# How to Calculate Leave Encashment

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Providing paid vacation time is a benefit given by employers. The idea is to allow a healthy work-life balance so that employees will be more productive. The government does not require employers to provide their employees with paid vacation time. Employers who provide this kind of a benefit will have their own manner in implementing this policy. The general idea of this policy is that employees are allowed a certain amount of days where they will be paid even if they do not report to work. For some employers, part of this policy allows unused leaves to be converted to cash at the end of the year.

Familiarize yourself with the details. Know how your company classifies the leaves. Find out if the company segregates leaves into different categories or just lumps it into a general category. Each company has its own policies on categorizing leaves, such as classifying them into sick days and vacation days. Find out how many paid leaves you are entitled to as stated on your employment contract. The number of allowable days depends on your employer. Know if your company allows conversion of unused leaves to cash. Some companies would have policies wherein unused leaves can be carried over to the following year. Check a copy of the company policy and procedure or ask your Human Resources officer.

Find out how many paid leave days you have left. Most companies keep track of the number of times you have taken paid leave. You can also keep your own records. Note the number of paid leaves you have already taken. For example, your company will allow you 15 days paid vacation time. You were able to confirm from your employer that you have already taken 10 days from your allowable paid vacation time. That would mean you have 5 days of unused paid vacation time.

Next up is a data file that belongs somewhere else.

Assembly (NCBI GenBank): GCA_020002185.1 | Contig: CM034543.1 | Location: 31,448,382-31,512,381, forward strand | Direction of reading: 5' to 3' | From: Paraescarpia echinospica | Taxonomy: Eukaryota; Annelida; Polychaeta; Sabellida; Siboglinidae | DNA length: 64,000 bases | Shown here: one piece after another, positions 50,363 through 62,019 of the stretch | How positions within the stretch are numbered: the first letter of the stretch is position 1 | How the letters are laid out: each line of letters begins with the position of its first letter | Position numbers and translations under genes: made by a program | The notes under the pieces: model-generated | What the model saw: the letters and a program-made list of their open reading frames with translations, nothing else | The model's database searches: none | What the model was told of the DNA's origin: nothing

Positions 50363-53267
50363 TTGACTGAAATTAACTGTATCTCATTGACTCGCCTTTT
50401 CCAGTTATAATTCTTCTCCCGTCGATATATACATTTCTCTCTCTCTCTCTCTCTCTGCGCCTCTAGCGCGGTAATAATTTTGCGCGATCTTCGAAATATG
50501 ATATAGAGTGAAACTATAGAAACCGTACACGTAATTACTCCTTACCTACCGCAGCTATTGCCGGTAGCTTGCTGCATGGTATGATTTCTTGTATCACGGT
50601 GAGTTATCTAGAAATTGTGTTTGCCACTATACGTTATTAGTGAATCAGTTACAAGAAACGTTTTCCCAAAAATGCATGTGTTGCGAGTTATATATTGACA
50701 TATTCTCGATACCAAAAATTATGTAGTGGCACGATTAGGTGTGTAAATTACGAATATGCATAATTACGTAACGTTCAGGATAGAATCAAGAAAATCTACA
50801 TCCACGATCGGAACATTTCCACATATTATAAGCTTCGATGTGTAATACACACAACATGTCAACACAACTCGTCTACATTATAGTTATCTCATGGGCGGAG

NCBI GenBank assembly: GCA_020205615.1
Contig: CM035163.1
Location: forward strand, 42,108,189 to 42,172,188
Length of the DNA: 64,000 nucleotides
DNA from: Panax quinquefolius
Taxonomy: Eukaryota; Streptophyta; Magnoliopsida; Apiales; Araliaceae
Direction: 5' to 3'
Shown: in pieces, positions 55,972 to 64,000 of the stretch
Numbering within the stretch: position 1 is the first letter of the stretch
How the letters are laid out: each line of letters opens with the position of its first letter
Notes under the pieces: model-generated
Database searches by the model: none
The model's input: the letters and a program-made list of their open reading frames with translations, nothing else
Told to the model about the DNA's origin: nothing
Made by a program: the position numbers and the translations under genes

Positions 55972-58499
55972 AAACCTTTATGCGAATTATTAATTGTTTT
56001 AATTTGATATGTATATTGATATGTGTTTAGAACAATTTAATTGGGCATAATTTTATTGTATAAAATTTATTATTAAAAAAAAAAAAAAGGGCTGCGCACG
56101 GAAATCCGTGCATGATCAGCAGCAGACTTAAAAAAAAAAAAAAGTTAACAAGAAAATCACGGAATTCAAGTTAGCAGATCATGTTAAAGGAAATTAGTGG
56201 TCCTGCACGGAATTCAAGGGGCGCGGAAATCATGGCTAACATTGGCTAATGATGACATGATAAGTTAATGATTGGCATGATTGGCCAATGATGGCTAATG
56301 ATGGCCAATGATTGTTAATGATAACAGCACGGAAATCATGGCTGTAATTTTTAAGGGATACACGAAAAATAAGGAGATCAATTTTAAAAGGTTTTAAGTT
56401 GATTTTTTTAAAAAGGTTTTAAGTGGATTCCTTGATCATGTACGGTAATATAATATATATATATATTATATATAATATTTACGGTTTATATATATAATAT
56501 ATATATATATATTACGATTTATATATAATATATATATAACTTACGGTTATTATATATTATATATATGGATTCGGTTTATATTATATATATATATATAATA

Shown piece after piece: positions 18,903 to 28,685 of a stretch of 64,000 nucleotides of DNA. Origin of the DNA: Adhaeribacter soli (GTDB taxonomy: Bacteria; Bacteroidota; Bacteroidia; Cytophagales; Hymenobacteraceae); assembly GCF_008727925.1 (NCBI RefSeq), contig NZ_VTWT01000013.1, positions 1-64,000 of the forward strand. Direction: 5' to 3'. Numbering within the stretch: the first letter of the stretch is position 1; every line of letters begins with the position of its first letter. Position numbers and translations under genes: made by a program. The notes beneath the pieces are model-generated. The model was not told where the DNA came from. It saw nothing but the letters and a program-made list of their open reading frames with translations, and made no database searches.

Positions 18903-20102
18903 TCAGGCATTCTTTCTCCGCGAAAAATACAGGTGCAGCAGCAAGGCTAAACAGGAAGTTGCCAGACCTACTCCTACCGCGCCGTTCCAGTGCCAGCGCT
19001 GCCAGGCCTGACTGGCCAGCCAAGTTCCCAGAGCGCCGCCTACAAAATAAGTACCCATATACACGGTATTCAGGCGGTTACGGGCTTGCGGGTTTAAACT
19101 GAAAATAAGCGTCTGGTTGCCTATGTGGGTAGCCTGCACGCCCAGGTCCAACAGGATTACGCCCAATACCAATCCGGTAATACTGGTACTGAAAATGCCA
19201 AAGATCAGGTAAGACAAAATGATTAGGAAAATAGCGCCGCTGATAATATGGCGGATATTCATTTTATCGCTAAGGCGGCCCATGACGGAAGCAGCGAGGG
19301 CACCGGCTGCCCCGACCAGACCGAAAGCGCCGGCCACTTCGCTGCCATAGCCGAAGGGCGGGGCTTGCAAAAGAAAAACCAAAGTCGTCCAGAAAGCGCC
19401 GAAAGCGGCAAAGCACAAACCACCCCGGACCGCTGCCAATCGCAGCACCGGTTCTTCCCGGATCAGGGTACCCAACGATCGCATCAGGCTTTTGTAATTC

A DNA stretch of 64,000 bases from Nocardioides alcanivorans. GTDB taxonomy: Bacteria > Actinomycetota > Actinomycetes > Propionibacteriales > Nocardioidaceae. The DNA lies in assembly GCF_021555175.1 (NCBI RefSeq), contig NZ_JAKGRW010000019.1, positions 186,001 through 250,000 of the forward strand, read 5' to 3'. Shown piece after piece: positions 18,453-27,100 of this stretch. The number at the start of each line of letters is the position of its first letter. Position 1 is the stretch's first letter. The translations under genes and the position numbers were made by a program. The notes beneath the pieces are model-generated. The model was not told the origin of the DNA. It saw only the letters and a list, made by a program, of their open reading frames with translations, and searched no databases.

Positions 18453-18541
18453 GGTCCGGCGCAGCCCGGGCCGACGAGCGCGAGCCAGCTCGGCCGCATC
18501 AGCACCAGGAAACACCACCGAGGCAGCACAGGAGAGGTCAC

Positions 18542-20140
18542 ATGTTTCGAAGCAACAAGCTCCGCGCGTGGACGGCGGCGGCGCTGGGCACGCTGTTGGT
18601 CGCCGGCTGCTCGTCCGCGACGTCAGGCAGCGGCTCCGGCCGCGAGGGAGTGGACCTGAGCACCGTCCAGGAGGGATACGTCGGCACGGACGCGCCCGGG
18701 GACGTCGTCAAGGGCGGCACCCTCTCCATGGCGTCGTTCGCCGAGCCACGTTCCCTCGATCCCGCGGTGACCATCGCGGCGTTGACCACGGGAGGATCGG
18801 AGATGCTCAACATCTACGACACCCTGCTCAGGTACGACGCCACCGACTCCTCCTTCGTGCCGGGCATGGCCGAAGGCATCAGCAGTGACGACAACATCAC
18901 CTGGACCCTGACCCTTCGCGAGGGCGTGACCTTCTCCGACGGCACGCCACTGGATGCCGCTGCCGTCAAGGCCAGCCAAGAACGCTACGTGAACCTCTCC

Compute how much you are getting paid a day. Find out how much you are getting paid per month. Divide that amount with the number of days you work in a month. For example, let us say you are being paid \$1,000 a month and that you work 20 days a month. The computation would be \$1,000 divided by 20. The result would be 50. That means you get paid \$50 for each day of work.

Multiply your unused paid vacation days by the amount you get paid in a day. Using the same example that we used earlier, you multiply 5 days by \$50. The product would be \$250. That would be the amount your employer gives you when you encash your unused leaves.